United States v. Dockins
986 F.2d 888 (1993)

  • Dockins was arrested for illegal possession of a firearm and making false statements.
    • It is illegal for convicted criminals to possess a weapon.
  • At trial, the prosecution attempted to show that Dockins had been convicted of a crime in Colorado under the name Smith.
    • The prosecution had a fingerprint card and writing exemplars from the Smith conviction that purportedly matched Dockins.
      • Implying that Dockins had used a false name when he was arrested in Colorado.
  • Dockins objected to the evidence on the grounds that it had not been authenticated.
    • Authentication is the process where the evidence is proved to be what the introducing party says it is.
      • That’s different from admissibility.  Evidence can be authenticated and still not be admissible.
      • FRE 902 gives rules for self-authenticating documents.
        • Self-authenticating documents are those that are considered authentic on their face.
        • Official records under seal are considered to be self-authenticating.
        • These records had not been properly under seal.
      • FRE 901 gives examples of ways a document can be authenticated.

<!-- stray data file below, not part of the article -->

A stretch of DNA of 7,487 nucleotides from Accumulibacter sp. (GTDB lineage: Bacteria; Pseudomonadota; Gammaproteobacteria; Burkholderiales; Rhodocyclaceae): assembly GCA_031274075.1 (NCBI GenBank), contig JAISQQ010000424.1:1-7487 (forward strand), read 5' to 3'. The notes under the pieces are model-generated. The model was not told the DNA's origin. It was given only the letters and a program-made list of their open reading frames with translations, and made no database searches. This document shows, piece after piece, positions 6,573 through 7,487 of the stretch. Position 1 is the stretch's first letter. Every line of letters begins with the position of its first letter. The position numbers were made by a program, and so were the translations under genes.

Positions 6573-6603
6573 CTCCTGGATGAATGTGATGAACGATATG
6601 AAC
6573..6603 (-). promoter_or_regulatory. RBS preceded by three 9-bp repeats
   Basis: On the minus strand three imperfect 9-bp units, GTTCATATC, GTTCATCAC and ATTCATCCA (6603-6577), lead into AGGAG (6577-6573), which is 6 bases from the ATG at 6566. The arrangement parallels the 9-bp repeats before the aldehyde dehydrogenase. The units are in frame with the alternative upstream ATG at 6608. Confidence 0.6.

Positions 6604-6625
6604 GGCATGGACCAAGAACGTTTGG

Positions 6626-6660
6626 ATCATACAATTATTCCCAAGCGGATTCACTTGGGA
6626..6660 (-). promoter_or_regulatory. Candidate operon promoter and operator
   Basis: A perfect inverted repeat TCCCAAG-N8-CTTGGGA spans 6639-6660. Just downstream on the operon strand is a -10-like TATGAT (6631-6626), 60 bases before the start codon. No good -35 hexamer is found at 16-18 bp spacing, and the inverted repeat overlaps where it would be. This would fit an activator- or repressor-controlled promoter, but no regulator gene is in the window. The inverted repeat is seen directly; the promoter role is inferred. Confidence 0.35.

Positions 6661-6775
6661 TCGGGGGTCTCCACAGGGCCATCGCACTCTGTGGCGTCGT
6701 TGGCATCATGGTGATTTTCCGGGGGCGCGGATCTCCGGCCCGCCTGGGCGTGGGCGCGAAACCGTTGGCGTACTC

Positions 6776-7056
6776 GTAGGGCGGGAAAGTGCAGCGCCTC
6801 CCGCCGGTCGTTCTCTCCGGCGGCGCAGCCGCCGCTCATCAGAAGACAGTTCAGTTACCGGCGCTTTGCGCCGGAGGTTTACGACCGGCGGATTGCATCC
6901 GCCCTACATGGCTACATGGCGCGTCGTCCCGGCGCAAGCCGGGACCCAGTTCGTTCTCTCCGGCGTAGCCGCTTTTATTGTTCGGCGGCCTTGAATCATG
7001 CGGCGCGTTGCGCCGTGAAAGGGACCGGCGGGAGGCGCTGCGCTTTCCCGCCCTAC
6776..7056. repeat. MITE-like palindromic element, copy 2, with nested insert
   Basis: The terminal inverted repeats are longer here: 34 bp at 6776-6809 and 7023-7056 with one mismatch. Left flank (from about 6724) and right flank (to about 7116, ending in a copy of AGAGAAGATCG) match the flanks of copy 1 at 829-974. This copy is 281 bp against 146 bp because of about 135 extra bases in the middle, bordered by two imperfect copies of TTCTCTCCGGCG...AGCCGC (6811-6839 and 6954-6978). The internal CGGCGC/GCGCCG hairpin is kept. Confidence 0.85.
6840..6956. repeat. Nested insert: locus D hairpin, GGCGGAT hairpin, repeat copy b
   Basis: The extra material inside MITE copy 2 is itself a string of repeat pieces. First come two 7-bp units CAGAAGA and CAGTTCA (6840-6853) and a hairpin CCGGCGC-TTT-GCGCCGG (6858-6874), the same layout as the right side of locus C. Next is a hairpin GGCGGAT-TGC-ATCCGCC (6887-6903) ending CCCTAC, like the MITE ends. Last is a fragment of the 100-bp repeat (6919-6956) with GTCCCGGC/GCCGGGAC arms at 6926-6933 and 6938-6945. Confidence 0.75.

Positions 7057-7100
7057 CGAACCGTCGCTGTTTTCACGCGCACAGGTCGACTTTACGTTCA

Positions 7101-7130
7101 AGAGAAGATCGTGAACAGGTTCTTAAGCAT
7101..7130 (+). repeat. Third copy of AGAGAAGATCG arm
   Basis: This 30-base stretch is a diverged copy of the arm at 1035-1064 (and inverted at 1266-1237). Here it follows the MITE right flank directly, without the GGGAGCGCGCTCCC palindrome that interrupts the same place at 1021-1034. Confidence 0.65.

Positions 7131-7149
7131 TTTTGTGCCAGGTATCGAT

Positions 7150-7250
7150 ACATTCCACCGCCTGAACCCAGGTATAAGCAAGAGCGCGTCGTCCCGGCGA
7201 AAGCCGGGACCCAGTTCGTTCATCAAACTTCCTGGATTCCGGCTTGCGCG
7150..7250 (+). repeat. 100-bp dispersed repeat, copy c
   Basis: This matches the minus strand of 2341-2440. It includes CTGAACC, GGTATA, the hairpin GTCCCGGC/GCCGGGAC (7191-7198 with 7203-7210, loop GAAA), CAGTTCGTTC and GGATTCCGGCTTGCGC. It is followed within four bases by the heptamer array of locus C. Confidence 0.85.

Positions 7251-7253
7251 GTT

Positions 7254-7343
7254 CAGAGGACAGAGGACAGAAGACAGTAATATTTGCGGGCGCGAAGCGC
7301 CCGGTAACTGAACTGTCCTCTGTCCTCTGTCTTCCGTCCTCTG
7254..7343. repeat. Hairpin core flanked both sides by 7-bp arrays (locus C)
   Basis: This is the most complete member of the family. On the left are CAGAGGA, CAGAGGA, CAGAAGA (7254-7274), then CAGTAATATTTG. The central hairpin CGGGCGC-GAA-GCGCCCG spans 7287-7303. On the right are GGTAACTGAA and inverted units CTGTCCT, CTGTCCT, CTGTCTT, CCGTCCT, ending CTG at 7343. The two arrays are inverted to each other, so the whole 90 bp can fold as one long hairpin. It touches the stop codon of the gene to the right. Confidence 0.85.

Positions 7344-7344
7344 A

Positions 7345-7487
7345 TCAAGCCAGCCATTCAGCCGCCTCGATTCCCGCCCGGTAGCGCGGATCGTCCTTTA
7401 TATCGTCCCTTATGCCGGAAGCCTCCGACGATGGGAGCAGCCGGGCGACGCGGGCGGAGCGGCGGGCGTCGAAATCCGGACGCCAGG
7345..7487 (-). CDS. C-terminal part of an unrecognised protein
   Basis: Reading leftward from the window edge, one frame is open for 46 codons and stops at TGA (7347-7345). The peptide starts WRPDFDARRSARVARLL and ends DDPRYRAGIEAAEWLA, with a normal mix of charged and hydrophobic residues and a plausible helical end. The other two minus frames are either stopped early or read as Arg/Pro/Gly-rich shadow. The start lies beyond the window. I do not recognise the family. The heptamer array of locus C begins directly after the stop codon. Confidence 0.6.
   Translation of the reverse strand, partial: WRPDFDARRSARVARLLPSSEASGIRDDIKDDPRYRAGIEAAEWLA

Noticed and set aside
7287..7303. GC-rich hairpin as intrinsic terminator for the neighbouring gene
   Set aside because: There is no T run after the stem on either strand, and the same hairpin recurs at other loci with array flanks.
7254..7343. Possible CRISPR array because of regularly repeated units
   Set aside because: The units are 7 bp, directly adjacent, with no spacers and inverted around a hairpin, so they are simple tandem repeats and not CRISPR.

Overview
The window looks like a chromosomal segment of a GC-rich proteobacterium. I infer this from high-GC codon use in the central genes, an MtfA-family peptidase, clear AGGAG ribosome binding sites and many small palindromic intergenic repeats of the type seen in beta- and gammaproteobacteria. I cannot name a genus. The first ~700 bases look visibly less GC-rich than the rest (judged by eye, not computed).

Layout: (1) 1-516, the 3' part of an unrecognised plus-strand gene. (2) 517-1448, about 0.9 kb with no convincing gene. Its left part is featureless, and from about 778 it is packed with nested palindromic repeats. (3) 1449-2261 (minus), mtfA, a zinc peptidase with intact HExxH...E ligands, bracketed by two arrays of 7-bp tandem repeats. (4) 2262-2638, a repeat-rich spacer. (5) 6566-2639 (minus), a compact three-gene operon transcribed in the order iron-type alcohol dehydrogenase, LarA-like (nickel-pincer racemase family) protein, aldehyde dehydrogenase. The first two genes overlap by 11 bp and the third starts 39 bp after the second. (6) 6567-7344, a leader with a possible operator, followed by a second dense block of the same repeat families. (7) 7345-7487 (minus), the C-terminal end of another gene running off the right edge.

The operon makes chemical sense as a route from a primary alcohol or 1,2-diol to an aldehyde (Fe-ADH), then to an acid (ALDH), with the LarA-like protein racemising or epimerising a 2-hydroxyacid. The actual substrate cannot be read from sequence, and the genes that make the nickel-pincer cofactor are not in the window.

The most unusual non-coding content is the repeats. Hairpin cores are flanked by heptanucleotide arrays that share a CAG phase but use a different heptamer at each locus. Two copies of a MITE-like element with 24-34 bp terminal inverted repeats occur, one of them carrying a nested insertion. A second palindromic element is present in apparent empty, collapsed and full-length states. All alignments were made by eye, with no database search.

• There’s no hard and fast rules, it is up to the discretion of the court.
        • In this case, several policemen from the Denver Police Dept. testified that the documents were genuine.
    • Basically, Dockins was arguing that the fingerprint card and handwriting sample were forgeries, and that there was no way the Court could prove they were the actual documents the prosecution claimed they were.
  • The Trial Court allowed the documents to be admitted into evidence under FRE 901.
  • The Trial Court convicted Dockins.  He appealed on the basis that the evidence had not been properly authenticated.
  • The Appellate Court threw out the evidence.
    • The Appellate Court found that only the custodian of the records could properly testify that the documents were genuine, and that person did not testify at trial.
      • All the policemen could do was look to see if the documents appeared consistent with ones normally used by the Denver police.
      • Had the custodian testified, then the documents would have been properly authenticated under FRE 901.
    • The Appellate Court found that there was plenty of other evidence to convict Dockins anyway, so they upheld the verdict, even without the documents.
      • They found it to be harmless error.